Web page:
4. Much greater interdependence of course means that policies in one economy can have important implications for others. A more liberalized financial environment also means that policy mistakes can be punished almost instantaneously by the market and that monetary problems in one economy can easily spread to others. So, referring again to one of the purposes of the IMF, as defined in its Articles of Agreement, there is a clear need "to promote international monetary cooperation" through "consultation and collaboration" on these "international monetary problems" that we now face in the Asian region.

The Way Forward

  1. I would like now to spell out how I think monetary cooperation in this region should proceed. In order to have effective monetary cooperation, we must have clearly defined and realistic goals. Over ambitious goals may not be credible, and may even be counterproductive. In any case, they may not be politically acceptable to the individual economies. Monetary cooperation, and indeed any type of cooperation, is meaningless when you do not have common goals.
  2. Notwithstanding increasing economic integration, one has to accept reality and this is that the economies in Asia are a very diverse group. There are dramatic differences with regard to political institutions, economic systems, basic infrastructure and any aspect you care to think of. In terms of economic structure, for example, they range from some of the largest, agricultural economies in the world to the most urban economies. In terms of economic philosophy, they range from some of the freest economies in the world to economies where there is considerable central planning. In terms of the stage of economic development, they range from economies with the highest per capita incomes to those still with a large part of their population living in poverty. In terms of financial sector development, they range from sophisticated international financial centres with deep financial markets and robust financial infrastructures to those which have just begun building their financial systems.
  3. Reflecting such diversity, there are also dramatic differences in policies, in terms of the objectives pursued and the approaches to achieving those objectives. Focusing specifically on monetary policy, although there seems to be a clear consensus on the desirability of maintaining currency stability, there is great diversity on the degree of clarity with which this is defined. For some, currency stability is what the government thinks is politically expedient at the time. For others, currency stability is defined in the clearest of terms. Associated with this, there is also great diversity in the degree of independence of the monetary authorities and the degree of discretion available to them arising from the different monetary or exchange rate regimes practised. Nothing can be more polar than, for example, the currency board version of a fixed exchange regime in Hong Kong and the totally free float of New Zealand. Given differences in the economic and financial structure on the one hand, and differences in policy objectives and approaches on the other, the monetary transmission mechanism of Asian economies and their monetary reactions to internal and external shocks are also quite different.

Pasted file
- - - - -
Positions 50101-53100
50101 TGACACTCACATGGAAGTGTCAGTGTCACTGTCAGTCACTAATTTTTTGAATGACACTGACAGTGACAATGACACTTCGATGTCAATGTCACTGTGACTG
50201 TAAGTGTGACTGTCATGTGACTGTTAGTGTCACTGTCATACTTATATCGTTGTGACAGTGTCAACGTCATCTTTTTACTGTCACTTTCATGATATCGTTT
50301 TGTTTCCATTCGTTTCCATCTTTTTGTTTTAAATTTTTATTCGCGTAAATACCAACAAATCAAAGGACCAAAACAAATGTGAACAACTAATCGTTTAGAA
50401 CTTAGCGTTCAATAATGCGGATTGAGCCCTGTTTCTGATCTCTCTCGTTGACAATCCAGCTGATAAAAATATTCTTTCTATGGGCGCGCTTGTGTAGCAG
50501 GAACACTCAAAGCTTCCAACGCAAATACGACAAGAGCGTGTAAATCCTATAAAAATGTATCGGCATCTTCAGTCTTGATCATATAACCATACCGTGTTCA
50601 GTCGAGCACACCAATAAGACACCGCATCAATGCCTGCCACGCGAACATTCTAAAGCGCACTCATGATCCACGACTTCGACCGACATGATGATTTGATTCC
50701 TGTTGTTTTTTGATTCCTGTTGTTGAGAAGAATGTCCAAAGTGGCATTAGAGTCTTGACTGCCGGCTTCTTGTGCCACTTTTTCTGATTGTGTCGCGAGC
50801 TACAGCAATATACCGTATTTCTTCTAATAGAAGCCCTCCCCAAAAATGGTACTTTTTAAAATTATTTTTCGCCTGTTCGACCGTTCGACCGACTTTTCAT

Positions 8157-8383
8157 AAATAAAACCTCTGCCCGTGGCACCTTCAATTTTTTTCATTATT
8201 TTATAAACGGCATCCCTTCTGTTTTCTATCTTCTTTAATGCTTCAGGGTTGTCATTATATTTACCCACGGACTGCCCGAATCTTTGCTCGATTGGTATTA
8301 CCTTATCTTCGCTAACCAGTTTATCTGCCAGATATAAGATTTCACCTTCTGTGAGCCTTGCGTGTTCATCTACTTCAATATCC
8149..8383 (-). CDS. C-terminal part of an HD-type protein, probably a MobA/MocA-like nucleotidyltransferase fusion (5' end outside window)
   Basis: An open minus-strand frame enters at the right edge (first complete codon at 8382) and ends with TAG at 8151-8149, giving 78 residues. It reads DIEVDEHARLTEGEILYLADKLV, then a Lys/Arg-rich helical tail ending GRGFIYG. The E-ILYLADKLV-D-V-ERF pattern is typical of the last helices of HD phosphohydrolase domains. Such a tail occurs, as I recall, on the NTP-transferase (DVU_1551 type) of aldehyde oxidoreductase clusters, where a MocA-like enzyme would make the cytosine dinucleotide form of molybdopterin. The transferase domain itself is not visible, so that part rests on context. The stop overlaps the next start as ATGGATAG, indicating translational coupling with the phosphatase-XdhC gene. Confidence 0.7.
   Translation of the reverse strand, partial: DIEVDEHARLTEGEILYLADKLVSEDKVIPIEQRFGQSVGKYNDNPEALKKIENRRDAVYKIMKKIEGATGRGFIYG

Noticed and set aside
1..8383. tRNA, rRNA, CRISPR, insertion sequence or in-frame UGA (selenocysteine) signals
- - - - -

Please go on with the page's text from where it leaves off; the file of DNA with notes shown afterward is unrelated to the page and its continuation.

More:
4. How then should Asian economies pursue Asian monetary cooperation? The extent of the diversity of economies in Asia points quite clearly to one conclusion and this is that monetary integration is inappropriate, at least for the time being. One can perhaps get a better appreciation of this argument by attempting to apply the Maastricht criteria for European monetary union to Asia. Thus realistically Asian monetary cooperation will have to be pursued under a multi-currency environment. Asian monetary cooperation is not about monetary integration. The situation argues for monetary segregation, even to the extent, in the case of China, of maintaining two currencies in one country: the Renminbi for the Mainland of China and the Hong Kong dollar for the Hong Kong Special Administrative Region. Again apply the Maastricht criteria to the Mainland of China and Hong Kong and you will come quickly to the conclusion that the "one country, two currencies" arrangement is a sensible one. It is essential if Hong Kong is to continue to be stable and prosperous as an international financial centre, as provided for in the Basic Law of Hong Kong.
  5. Moving along the spectrum for monetary cooperation from the extreme end of monetary integration, we could consider whether some form of monetary policy coordination in Asia is appropriate. So far, however, there seems to be a lack of interest amongst monetary authorities in Asia in promoting this. Perhaps there has been no such need identified. Monetary sovereignty has been carefully guarded in this region. There is also concern I suppose on the likelihood of dominance in such coordination by the more influential economies in terms of size and financial clout. There has therefore been no attempt to identify the pros and cons of monetary policy coordination in Asia. The subject has not even featured in any of the discussions amongst the regional central bank groups that I know of. But one must of course keep an open mind on the subject. The contagious turmoil in the currencies and financial markets of Asia will I am sure stimulate some interest in it. Without pre-judging the outcome, I expect some initiative in putting the matter on the agenda for future discussions amongst monetary authorities in the region.